My research field is the philosophy of dance, which I tackle from tango and queer tango history and ethnodancelogy and dance theory, gender, decoloniality and dance, somatics politics, queer contact improvisation and contact improvisation politics, political philosophy of the body, philosophy of touch, ethnomusicology of the XXth Century, and ethnomusicology and war.
In the last years I’m working through the lens of the sense of touch, trying to comprehend the energies we share and how they are related to the whole ecosystem we are part of, and liking these to concepts brought from feminist, queer and intersectional politics, astrobiology and SETI, somatics, and philosophy.
A sample of the research lines that I’m starting to develop right now can be found at Contact Quarterly, the renowed worlwide journal on Contact Improvisation (With Wiktor Skrzypczak):
There are inherent problems with an embodied (non-verbal) perspective of consent: what is it to believe that you are empathizing with another person versus actually empathizing with the other person? When approaching consent, there’s always some insecurity that threatens the safe space as a whole. However, what we know within the political queer movement is that at some point we have to trust in order to be able to escape from this circularity, to be able to let go of that feeling of generalized suspicion that abuse could happen—that I cannot know another’s feelings about my touch. Releasing from that feeling of suspicion implies a commitment to the responsibility of thinking, speaking, dancing, and practicing how to build trust by disassembling relationships of domination and submission between the participants. We think building trust is something very, very queer. From a queer contact improvisation perspective, this is an ambition the whole CI community should pursue and practice.Queer Contact Improvisation (QCI): Alliance and Disruption. Experiences and reflections from the QCI Symposium and Festival Hamburg 2018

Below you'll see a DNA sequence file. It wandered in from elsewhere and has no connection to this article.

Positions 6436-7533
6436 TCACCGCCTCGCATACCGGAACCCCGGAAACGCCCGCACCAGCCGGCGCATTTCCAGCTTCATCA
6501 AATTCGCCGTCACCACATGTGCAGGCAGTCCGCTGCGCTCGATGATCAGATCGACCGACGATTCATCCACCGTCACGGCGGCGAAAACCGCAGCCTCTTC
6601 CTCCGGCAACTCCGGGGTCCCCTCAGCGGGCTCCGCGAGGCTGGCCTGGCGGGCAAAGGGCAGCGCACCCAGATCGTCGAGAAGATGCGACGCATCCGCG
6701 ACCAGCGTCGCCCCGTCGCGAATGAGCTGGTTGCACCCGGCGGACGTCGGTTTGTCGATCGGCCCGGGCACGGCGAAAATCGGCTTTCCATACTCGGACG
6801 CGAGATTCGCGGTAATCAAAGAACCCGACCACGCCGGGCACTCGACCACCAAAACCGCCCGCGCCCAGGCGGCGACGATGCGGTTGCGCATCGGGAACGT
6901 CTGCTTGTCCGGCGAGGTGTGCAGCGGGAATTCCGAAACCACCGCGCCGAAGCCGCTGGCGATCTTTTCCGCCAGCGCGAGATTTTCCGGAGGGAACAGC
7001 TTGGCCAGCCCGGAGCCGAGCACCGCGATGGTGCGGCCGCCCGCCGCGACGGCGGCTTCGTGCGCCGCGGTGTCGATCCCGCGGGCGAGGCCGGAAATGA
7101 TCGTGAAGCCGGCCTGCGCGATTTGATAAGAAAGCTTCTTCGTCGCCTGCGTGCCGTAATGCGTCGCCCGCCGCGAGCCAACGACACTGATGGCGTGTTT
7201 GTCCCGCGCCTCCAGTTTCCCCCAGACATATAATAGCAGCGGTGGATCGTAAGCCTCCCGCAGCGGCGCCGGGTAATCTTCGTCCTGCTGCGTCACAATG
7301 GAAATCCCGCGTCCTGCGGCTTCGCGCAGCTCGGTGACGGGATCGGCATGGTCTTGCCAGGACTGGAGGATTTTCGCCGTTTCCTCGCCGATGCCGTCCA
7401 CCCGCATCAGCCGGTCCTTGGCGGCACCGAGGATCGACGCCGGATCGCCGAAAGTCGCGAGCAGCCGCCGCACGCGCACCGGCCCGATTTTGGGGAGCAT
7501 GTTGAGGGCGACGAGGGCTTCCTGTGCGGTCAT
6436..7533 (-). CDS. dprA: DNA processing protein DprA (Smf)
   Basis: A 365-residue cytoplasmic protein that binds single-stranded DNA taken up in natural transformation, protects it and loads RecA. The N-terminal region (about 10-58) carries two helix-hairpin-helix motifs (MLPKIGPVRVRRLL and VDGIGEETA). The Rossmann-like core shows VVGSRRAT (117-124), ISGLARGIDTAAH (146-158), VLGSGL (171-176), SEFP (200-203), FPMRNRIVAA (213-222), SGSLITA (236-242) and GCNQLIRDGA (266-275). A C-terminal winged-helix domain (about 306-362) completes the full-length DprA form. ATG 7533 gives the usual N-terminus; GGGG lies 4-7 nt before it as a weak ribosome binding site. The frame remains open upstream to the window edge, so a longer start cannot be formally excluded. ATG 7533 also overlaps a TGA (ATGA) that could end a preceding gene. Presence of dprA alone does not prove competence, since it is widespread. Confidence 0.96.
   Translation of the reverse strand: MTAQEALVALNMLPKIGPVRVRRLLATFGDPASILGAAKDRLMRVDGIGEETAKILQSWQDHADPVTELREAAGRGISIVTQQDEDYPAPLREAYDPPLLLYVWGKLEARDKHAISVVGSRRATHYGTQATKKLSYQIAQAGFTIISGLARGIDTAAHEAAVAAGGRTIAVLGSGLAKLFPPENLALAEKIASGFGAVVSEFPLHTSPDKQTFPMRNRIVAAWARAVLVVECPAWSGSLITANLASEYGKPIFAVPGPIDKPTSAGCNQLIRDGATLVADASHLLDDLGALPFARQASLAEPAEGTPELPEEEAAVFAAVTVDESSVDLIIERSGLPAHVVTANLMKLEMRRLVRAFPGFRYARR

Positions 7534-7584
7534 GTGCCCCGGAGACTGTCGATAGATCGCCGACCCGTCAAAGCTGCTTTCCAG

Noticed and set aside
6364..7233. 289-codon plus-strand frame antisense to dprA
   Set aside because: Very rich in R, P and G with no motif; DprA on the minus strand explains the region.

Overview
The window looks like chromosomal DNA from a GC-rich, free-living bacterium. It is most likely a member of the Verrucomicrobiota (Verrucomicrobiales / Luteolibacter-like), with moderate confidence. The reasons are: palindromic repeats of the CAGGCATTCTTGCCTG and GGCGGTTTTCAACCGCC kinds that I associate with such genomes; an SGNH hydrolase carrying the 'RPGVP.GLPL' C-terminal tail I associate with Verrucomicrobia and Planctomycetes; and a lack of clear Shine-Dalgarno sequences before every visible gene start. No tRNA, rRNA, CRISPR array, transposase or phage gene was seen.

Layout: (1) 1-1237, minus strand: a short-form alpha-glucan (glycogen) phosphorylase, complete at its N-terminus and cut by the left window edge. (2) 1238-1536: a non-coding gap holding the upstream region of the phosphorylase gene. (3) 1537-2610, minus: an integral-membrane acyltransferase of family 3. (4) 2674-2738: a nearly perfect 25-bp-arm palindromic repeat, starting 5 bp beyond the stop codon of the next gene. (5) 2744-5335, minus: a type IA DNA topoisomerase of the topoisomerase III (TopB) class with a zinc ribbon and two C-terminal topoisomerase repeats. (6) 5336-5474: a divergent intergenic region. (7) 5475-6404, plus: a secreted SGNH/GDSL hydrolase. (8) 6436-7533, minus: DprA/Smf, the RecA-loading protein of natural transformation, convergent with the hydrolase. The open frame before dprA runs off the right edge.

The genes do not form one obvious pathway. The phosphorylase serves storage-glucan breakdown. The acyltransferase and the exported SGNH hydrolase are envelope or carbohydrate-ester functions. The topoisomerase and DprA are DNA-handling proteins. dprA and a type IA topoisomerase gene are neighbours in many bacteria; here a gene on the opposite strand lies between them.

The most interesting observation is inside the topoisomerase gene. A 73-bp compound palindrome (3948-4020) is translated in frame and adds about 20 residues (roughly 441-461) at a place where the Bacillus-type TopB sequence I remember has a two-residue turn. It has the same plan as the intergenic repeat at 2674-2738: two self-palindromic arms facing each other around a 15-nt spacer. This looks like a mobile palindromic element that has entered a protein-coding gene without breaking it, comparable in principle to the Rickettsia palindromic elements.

by Aramo Olaya and Wiktor Skrzypczak, CQ Vol. 44.2 Summer/Fall 2019.
One of my collaborations with colleage Belén Castellanos, published in The Queer Tango Book, and which received a positive review in Página 12, one of the most prestigious Argentinean newspapers:
Lo más extraño e interesante del libro lo constituye el “Manifiesto Queer Canyengue”, una modalidad que se baila en Buenos Aires desde los años 20 y que dispara hacia todas las estructuras establecidas con un texto de Olaya Aramo y Belén Castellanos que ofrece una visión sarcástica, romántica y anarco-comunista sobre el tango desde una perspectiva queer, feminista, anticapitalista y canyengue, un estilo de baile opuesto al tango de salón.The strangest and most interesting in the book is the ‘Queer Canyengue Manifesto’, a dance style danced in Buenos Aires since the 1920′, calling against all established structures in a sarcastic, romantic, and anarcha-communist text by Belén Castellanos and Olaya Aramo from a queer, feminist, anticapitalist, and canyengue perspective. A dancing style opposed to tango de salón.
Tango dancing with individual axes implies a veiled exploitation in which we fake the true couple dancing. Against the constant affirmations that the independent axis and the separation of the tango couple in the open embrace are a desirable evolution for tango towards a greater equality and liberty for the dancing couple, we respond that an independent axis is far from implying women ́s liberation and tango democratisation. It is the triumph of the anarcho-capitalist individualism, uncommitted, de-eroticised, desacralised and denaturalised in which the relationship between dancers is reduced to a formal egalitarian contract, but, in truth, a servile one. The exigence of maintaining an individual axis is also accompanied by the obligation to use high heels which reduces the female footprint surface and pushes the woman to a precarious and fetishist equilibrium. Also by making women dance in an individual axis, an ideology of the marca emerges in which the man does not complete the movements (in the couple) but instead indicates the movements that the woman must execute. Mirror mimics instead of community of bodies; choreographic competitiveness instead of hermaphroditic complicity.The Queer Tango Book (2014)